The movie “Living in Bondage” by Mr. Kenneth Nnebue was the bold step that made a journey of a million miles worth embarking upon. Today, looking behind to its trail blazing achievements, Nollywood with its sister – Nigerian Music Industry, is proud to take the world stage, by identifying its relevance and essence in filling the gap created by the dearth of quality productions in the local television channels and radio stations, Nollywood has established itself as a major cultural and economic force in Nigeria and the rest of Africa. The entertainment industry which they constitute accounted for over 1.4% of Nigeria’s Gross Domestic Product (GDP) in 2013 and this figure is fast growing.
Nollywood today boasts an impressive number of star actors and actresses as well as film producers. Suffice it to mention a few names as examples: Pete Edochie, Olu Jacobs, Nkem Owoh (alias Osuofia or Ukwa), Segun Arinze, Francis Duru, the famous duo Chidi Ikedieze and Osita Iheme, Desmond Eliot, Emeka Ike, Ojoho Ouafor, etc. are among the outstanding actors, while actresses who have become familiar house-hold names include Patience Uzokwor, Rita Dominic, Genevieve Nnaji, Ini Edo, Omotala J. Ekeinde, Ngozi Ezeonu, Mercy Johnson, Stephanie Okereke Linus, Funke Akindele, Uche Jumbo, Joke Silva etc.
The music fact of the entertainment industry has waxed relatively strong, expanding year after year, turning in billions of naira to the economy. There is no gainsaying the fact that music is part of our every- day life and, more or less, an integral part of visual and audio media productions, including soundtracks in both local and foreign movies. With an apparently inexhaustible stream talents and capacity to innovate, the Nigerian music industry is one that can neither be hindered by economic depression nor lack relevance.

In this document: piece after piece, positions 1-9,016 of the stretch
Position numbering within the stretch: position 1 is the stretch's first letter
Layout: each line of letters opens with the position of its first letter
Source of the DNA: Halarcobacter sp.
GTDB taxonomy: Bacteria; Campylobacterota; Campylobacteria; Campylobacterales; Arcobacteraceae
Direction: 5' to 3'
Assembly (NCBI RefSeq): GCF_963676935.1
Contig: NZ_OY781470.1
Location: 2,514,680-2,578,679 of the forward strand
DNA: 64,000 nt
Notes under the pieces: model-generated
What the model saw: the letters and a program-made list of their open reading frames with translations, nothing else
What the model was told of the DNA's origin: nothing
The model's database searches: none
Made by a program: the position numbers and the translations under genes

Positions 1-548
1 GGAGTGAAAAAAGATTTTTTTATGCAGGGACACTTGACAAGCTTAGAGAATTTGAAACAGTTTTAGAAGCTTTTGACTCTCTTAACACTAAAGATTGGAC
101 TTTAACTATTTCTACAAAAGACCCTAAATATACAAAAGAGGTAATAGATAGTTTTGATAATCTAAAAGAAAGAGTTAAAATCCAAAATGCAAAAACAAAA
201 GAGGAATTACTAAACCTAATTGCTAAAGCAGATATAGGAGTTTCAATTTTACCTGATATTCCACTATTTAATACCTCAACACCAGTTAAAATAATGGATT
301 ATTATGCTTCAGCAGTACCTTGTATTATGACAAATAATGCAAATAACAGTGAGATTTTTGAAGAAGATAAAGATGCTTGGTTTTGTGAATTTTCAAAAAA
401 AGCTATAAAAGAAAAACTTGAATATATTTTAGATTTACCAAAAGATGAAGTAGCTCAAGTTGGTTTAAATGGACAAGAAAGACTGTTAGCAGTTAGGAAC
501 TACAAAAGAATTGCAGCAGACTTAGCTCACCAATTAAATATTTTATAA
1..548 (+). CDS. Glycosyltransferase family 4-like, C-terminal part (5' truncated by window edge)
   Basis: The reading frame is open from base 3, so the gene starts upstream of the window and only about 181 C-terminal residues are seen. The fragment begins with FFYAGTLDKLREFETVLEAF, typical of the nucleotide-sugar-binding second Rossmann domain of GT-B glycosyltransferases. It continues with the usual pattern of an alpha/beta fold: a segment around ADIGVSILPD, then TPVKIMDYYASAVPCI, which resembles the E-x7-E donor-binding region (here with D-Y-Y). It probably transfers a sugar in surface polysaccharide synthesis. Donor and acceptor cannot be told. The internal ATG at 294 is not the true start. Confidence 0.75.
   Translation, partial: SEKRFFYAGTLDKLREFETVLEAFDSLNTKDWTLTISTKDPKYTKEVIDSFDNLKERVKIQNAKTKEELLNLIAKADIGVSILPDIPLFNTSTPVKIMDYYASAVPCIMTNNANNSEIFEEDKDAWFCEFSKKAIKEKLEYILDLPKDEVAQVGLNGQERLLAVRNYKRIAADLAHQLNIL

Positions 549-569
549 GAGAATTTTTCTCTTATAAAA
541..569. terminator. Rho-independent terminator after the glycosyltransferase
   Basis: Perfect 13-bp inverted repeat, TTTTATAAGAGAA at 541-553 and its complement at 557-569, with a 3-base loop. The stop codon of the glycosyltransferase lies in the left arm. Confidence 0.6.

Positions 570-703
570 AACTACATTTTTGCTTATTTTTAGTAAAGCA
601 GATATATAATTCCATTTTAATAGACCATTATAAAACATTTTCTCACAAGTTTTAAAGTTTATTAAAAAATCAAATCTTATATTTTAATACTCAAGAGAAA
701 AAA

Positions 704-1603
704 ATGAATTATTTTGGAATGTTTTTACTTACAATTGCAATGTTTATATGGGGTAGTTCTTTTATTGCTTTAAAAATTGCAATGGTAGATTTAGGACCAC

Nigerian music has the necessary resources to rule the air waves of not only Nigeria but also the length and breadth of Africa and the world at large. It is noteworthy that the number of stakeholders in the Nigerian music business is ever increasing. The stakeholders include artistes, musicians, producers, promoters, managers, distributors, marketers, etc. In the past six years, interestingly, the growing numbers of new production studios and artistes springing up has paved way for a more vibrant and self-sustaining industry. A lot of Nigerian artistes are already enjoying cooperate sponsorship for their unique talents and achievements. Some have recorded landmark albums sale, sometimes running into hundreds of thousands of copies.
Others have won prestigious awards in international contests and events, hence attracting more and more investments from very many sources. The investments have no doubt aided production of world class quality music as a result of innovations in sounds, rhythms and recording techniques Pace-setters, Nigerian musicians have developed a vast spectrum of music genres, blending hip-hop, rap, rhythm and blues, reggae, gospel, etc. with traditional Nigerian beats and instruments. Some of the popular names include 2-Face Idibia, P- Square, Davido, Timaya, Tiwa Savage, M.I, Bracket, Olamide, Flavour, Wizkid, D’Banj, Kcee, Asa, Skales, Don Jazzy, MC Galaxy, Yemi Alade, Patoranking, etc. A good number have also made name in Gospel music: Chris Morgan, Panam Percy Paul, Yinka Ayefele, Frank Edward, Sinach etc.